THE USE OF MOBILE TECHNOLOGY TO ASSESS WRIST PROPRIOCEPTION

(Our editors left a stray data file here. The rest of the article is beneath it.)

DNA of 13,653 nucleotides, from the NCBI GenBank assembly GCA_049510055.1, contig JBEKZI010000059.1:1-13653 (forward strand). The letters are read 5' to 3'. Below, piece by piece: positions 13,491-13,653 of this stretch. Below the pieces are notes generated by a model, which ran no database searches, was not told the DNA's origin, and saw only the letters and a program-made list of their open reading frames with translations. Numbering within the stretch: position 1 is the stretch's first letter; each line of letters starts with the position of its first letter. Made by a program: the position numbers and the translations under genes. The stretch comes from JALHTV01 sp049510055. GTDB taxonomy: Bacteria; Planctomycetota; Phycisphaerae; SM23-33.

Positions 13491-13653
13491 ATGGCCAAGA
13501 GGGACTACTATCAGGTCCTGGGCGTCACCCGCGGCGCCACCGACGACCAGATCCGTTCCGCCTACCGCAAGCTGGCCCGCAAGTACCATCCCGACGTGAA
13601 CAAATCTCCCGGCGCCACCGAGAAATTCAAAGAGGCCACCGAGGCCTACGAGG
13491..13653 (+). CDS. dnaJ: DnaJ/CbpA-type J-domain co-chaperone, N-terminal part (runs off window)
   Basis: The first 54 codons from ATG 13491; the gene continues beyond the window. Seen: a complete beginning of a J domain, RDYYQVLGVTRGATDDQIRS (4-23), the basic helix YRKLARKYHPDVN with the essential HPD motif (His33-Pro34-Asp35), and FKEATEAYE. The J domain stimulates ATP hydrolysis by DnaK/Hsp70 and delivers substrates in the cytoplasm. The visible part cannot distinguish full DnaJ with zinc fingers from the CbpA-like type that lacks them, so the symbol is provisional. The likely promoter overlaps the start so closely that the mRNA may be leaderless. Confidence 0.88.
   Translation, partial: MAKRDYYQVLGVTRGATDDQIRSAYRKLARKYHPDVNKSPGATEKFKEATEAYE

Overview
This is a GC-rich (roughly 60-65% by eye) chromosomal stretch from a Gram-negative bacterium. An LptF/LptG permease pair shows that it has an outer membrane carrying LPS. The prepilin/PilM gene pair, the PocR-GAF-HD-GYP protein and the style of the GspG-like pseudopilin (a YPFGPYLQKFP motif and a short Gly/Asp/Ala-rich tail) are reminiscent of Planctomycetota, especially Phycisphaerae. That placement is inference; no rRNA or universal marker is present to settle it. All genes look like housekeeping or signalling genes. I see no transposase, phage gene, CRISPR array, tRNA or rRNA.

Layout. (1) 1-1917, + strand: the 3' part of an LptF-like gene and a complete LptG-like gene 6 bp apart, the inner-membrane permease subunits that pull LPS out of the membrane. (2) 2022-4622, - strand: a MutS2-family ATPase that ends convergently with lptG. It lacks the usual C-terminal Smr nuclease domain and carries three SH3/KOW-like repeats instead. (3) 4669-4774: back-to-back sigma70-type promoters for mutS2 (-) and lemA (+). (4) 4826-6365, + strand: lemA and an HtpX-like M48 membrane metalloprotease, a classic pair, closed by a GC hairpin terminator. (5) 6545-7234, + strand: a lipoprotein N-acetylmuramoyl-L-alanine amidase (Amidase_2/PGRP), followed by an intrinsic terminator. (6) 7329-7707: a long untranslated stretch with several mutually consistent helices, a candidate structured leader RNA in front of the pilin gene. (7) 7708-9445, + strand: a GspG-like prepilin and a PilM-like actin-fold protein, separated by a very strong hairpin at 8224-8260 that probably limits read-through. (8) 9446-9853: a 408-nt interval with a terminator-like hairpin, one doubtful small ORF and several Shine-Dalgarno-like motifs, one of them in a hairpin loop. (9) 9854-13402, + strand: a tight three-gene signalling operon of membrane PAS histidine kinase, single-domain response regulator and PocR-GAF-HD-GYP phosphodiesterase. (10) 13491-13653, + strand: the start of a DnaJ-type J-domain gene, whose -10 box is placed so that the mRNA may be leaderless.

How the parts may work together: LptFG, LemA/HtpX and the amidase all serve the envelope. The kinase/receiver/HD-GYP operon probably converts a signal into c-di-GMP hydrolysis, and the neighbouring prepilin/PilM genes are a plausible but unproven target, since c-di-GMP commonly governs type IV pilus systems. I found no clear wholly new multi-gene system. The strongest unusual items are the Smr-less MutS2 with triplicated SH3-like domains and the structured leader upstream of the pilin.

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The freedom of multitasking, walking, running, or playing sports requires an unconscious awareness of our limbs locations and movements. Proprioception helps provide this freedom, allowing us to recognize a limb's orientation in space without visual cues. There are a number of sensory receptors located in the skin, muscles, ligaments, tendons and joint capsules that send afferent sensory infonnation to the central nervous system. This information is processed in the sensory-motor cortex, where the brain interprets changes in muscle length and tension to determine a limb's position. The brain sends efferent neural signals down the spinal cord providing motor commands to change limb orientation, velocity or angle. Proprioception is critical for balancing, preventing falls and generating reflexes. Any impairment to this process can indicate disease, aging or injury. Therefore, having an accurate and precise device to quantify proprioception is important for detecting changes in proprioception as well as advancing further research of proprioception. The purpose of this study was twofold. First, we sought to test the reliability of a Joint Position Sense (JPS) app on assessing wrist proprioception. The second purpose was to test the hypothesis that the angular errors in a joint position sense task would decrease as the degree of wrist flexion increased. In this study, the repositioning errors did not improve with an increase in degree of wrist flexion. However, the JPS app proves a valid and reliable tool for assessing wrist proprioception.